Author: Kate Klimo, aka K.K. Ross
Publisher: Random House Books for Young Readers
Publish Date: January 24th, 2012
Read an excerpt from chapter 1 here!
There are some books you come across, and everything about that book just seems to draw you in -- from the cover, to the buzz, to the description, to the first few chapters, even -- and then you reach a certain part of the story, and it all just falls flat. Then, there are other books that just can't seem to spark your interest no matter what, yet for some reason you still pick up the book and try to read it...only to find out what an amazing story the author has weaved (one of my more recent reads was like this. I so did not want to read it--was certain I was going to hate it--but it was a review book so I made myself give it a try, anyway. Now I'm glad I did, but that's a whole other review...). And then, there are some books like this one.
Malora knows what she was born to be: a horse wrangler and a hunter, just like her father. But when her people are massacred by batlike monsters called Leatherwings, Malora will need her horse skills just to survive. The last living human, Malora roams the wilderness at the head of a band of magnificent horses, relying only on her own wits, strength, and courage. When she is captured by a group of centaurs and taken to their city, Malora must decide whether the comforts of her new home and family are worth the parts of herself she must sacrifice to keep them.I'll admit, It sounded a little weird at first, but still, it had me intrigued. Until I started reading it, at least. Honestly, I'm amazed I even made it past the beginning. There were several times I wasn't so sure I would, and was ready to type a big, fat DNF for my Netgalley review. It was a very rough beginning, and managed to read like what I imagine the author's notes may be like. It was a definite exposition overload.
Kate Klimo has masterfully created a new world, which at first seems to be an ancient one or perhaps another world altogether, but is in fact set on earth sometime far in the future.
Still, somehow I managed to push through, and the more the story picked up, the more I started to enjoy it. I found the shared background of the species intriguing. I liked how Malora sought to find her place in the centaur-run world, even if I found the opposition and prejudice against her predictably human.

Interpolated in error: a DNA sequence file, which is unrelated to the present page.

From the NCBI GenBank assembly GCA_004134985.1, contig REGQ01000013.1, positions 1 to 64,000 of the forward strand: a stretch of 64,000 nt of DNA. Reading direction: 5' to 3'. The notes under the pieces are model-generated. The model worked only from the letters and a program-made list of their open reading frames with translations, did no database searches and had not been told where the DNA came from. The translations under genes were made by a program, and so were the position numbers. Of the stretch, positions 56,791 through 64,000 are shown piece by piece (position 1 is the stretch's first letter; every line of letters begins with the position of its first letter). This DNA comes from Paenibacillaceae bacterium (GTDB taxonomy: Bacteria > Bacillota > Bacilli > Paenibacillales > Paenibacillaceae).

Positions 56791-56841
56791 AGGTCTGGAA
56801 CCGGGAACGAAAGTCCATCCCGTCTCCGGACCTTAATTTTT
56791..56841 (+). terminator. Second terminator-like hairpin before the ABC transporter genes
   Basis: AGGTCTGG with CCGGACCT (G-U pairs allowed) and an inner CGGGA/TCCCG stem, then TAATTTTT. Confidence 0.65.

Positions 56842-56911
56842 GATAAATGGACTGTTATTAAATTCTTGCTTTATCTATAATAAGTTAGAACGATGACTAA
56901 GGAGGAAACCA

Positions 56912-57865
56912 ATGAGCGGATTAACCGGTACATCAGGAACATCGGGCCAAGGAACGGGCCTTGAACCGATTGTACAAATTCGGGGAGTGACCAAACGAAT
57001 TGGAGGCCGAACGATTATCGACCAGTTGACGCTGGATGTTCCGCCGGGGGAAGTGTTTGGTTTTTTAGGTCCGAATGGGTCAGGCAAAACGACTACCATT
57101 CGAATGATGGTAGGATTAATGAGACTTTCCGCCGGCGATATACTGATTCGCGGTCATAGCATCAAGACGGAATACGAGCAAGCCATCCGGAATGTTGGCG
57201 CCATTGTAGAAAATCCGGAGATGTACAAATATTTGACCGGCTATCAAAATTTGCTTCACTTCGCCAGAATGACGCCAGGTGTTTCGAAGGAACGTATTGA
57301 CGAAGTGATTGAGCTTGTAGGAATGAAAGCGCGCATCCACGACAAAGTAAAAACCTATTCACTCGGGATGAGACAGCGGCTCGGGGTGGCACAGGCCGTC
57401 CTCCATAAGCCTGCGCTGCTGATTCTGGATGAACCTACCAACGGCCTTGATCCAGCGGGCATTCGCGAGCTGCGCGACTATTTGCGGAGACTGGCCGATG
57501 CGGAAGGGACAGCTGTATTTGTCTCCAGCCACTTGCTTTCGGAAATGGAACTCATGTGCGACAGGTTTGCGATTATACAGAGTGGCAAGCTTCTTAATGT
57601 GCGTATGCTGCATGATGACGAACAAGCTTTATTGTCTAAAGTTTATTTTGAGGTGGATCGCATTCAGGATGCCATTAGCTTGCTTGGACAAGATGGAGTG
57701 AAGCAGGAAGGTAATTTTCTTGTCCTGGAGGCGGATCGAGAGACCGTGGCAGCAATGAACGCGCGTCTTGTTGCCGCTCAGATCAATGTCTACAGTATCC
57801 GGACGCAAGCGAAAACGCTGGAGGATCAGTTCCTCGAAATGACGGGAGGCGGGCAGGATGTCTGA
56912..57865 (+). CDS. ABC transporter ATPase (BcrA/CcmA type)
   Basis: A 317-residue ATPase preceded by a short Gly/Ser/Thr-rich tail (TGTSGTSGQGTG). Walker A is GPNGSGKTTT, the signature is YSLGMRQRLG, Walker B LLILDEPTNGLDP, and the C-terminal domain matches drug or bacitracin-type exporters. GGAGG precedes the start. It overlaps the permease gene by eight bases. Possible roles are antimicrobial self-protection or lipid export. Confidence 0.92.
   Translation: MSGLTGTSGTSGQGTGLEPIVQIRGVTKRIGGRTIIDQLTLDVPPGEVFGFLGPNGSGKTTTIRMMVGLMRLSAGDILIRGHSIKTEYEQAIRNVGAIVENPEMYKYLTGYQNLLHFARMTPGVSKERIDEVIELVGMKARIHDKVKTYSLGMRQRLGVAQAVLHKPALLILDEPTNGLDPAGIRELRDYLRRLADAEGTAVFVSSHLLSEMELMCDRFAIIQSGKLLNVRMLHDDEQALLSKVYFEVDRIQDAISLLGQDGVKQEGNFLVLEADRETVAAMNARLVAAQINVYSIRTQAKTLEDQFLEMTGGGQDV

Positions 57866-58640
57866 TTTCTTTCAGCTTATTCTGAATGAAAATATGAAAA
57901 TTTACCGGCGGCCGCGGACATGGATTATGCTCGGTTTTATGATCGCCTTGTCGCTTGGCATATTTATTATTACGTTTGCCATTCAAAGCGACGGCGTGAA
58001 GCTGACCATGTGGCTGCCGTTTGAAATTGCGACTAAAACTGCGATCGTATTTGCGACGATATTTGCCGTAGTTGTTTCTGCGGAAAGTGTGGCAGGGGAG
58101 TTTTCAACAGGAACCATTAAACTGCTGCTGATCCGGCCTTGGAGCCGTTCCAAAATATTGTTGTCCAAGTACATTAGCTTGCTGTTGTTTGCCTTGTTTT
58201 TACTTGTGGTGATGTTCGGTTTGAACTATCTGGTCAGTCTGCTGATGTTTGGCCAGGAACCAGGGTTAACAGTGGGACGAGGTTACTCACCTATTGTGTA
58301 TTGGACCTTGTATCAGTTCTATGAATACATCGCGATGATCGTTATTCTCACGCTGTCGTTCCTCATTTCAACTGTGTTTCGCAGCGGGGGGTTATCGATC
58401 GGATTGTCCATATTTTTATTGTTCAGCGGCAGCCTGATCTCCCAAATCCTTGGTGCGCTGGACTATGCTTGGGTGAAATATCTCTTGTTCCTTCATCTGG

And then the book reached it's end. Rather abruptly and anticlimactically, I might add. During then last third of the book there was so much build up to a possible uprising of the Flatlanders (the centaur society is broken up into two groups: the noble (read: richest) Highlanders, and the common (read: poor) Flatlanders), I was expecting a major conflict to arise toward the end. It almost did, but almost doesn't count. No, instead they were pacified SPOILER.
But, I did, at least, enjoy the meat of the story, and there had to be a reason. My guess would be the characters. True, some of them were rather flat, others rather frivolous and shallow. Yet, as with any story, there are some characters that shine brighter than the rest. Zephele Silvermane, for one, is just one of those fun, energetic characters that can make just about any book enjoyable. For another, Neal Featherhoof, who was quite possibly the most centaur-like centaur in the book. Which is kind of a shame. Especially since the majority of centaurs in this book seemed rather ashamed of their horse halves, which might explain why the acted so human.
The Twani, also were a rather awesome race. Half-humam and half-cat, they had sort of a thing for wishing to serves those who saved their lives (even after a life-debt has been paid, it seems). Whether or not this is what makes them awesome friends to their centaur "masters" or not, I don't know, but I loved them nonetheless. Especially West.
Overall, while I did enjoy the story for the most part, so much was introduced to it, and I felt very little was followed through, even for a first book in a series. The beginning and ending, which are, understandably, the hardest parts to write, I felt could have used some more attention. Also, as far as the ending is concerned, had the author taken the risikier direction (pro-uprising), I felt it would have improved the story overall, and would have been a nice set up for the future novel(s) of the series. Still, I might still be inclined to pick up the second book, when it comes out, if only to revisit some of these characters.
I wouldn't say this book rates higher than a 2.5 on our Crazy Hearts scale. While I can't say to whom I'd recommend this book to, if any of you Pretty Readers do happen to pick up Daughter of the Centaurs, I wish you a better reading experience than I had.